Any good quality holster should have those features. It should also be as thin as possible from the given material. A leather holster should have tight stitching from a high quality Mil spec nylon thread. A full combat style grip should not impede your ability to get a good secure proper grip and cover the trigger. Sights should not snag on the holster material regardless of what it's made of. If properly made you should get many years of reliable service.
M/D ENTERPRISES Custom Concealment Holsters
Gunleather so nice it's almost a crime to conceal it
March 11, 1999, 08:41 PM
Not all inclusive, and in no particular order:
1) FULL firing grip, before gun even starts to move.
2) FULL sight channel. Galco has more than one where the sight channel STOPS 1/2 way up !
3) COMFORTABLE. If it ain't comfortable, you ain't gonna wear it ! ( a drop shank is NOT required to make a holster comfortable for a woman.)
4) SECURE. The gun MUST be there when you reach for it !
5) STABLE The HOLSTER must be in the same place everytime.
6) Trigger must be covered.
7) MUST allow one hand reholstering. This means the holster cannot collapse when the gun is drawn.
8) CONCEALABLE. While Duty rig and Outdoor/hunting designs do not need to take this into consideration, the rest should.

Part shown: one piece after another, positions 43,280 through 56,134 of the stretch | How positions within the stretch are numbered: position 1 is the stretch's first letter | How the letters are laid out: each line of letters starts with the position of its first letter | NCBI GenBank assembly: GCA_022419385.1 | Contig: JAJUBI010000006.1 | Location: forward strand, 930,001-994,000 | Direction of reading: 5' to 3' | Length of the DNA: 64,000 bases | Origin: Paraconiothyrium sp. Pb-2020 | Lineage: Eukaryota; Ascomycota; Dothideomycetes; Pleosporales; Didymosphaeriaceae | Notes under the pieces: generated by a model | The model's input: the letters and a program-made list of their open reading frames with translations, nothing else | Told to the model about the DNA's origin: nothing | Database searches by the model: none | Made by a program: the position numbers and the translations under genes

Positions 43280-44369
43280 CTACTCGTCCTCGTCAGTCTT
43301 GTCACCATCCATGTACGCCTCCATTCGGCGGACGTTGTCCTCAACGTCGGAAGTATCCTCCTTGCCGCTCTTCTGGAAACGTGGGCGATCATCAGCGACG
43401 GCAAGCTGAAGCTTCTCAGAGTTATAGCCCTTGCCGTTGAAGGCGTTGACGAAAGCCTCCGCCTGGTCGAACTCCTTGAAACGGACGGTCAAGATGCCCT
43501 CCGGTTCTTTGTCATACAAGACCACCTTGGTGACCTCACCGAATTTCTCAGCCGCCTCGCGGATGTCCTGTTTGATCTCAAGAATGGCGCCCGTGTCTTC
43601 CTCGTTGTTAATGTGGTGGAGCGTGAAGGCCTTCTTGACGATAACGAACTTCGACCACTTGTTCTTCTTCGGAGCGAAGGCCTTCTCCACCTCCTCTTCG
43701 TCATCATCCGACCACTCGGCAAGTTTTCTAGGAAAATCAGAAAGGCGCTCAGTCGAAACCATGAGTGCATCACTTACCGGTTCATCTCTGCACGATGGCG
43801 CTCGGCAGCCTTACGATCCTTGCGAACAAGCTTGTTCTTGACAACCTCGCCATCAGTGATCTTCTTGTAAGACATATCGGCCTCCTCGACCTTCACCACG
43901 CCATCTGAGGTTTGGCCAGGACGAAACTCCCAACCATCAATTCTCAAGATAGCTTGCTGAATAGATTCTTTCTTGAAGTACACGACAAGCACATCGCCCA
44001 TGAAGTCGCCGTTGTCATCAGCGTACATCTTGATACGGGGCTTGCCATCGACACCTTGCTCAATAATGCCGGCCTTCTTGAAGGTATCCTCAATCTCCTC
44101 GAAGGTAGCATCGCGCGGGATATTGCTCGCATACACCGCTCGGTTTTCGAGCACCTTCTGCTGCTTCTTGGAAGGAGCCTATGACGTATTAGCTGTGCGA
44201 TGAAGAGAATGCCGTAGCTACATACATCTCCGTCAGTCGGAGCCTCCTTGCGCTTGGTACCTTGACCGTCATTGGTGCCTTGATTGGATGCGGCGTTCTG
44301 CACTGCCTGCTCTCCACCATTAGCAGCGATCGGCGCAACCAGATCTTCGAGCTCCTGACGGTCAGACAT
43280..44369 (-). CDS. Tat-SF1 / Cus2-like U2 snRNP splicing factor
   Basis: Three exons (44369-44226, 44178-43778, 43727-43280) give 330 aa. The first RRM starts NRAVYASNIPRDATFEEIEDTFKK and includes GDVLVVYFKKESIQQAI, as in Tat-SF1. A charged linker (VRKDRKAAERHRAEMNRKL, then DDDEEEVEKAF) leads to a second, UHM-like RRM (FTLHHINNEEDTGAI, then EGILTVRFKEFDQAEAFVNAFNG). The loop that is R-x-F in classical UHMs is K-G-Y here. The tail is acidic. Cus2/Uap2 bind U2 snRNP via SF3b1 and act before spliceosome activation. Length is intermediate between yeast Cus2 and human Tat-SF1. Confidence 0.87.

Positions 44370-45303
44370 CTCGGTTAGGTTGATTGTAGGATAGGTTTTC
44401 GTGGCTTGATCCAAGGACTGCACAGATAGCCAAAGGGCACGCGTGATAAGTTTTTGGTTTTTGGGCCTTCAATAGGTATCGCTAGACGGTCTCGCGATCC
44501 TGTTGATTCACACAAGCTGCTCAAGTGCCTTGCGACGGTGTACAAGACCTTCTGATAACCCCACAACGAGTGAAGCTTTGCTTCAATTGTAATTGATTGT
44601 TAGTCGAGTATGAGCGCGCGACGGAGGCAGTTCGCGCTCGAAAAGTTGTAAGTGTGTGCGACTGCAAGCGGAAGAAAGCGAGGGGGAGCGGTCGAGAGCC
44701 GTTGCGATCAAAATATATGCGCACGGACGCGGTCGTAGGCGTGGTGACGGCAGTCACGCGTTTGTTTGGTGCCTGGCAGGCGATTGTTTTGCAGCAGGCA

9) DETAILS. Did the maker pay attention to the details ? Dye evenly applied, stitches straight? Are the kydex edges sharp and rough, or buffed smooth ? If there's a "speed cut," will the gun FIT THRU it ? ( I'm amazed how many DON'T!)
10) BELT. You must have a GOOD belt to carry the load. You can have the absolute best holster in the world, but if you put it on the belt that came free w/ the pants, then you'll NEVER know how good the holster is.
There are more, of course, but these are the main ones.
Innovative Kydex Tactical Gear
March 13, 1999, 12:21 AM
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March 13, 1999, 12:22 AM
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March 20, 1999, 05:58 PM
All of the preceding posts have made excellent points and been right on the mark. I only have the following to add:
A hard use, exposed carry holster must protect and cover the rear sight of the weapon. When moving through buildings, it's all too easy to bang the rear sight of a weapon on a door jamb. When going prone, it's an invitation to shovel dirt behind the rear sight. The holster also needs to be resistant to the elements as well as abrasion and impact. Exposed carry holsters, especially for law enforcement, require thumb breaks, as well as the ability to retain the weapon without the thumb break secured.
March 20, 1999, 10:02 PM
Joyce, Did you look at fist holsters, they have a line for the ladies among us
[This message has been edited by snoman (edited March 20, 1999).]
March 23, 1999, 08:35 AM
A friend of mine has a couple of the Fist holsters and apparently has been working with them to try to develope more womens holsters. The quality of the workmanship looks to be excellent. Her's is a lefty and I am right handed so I didn't get a real good feel for the draw. I don't know that I liked the loops around the belt. It is great for easy on and off, but it wasn't real secure. It's tough to find the right mix of comfort, security, concealability etc.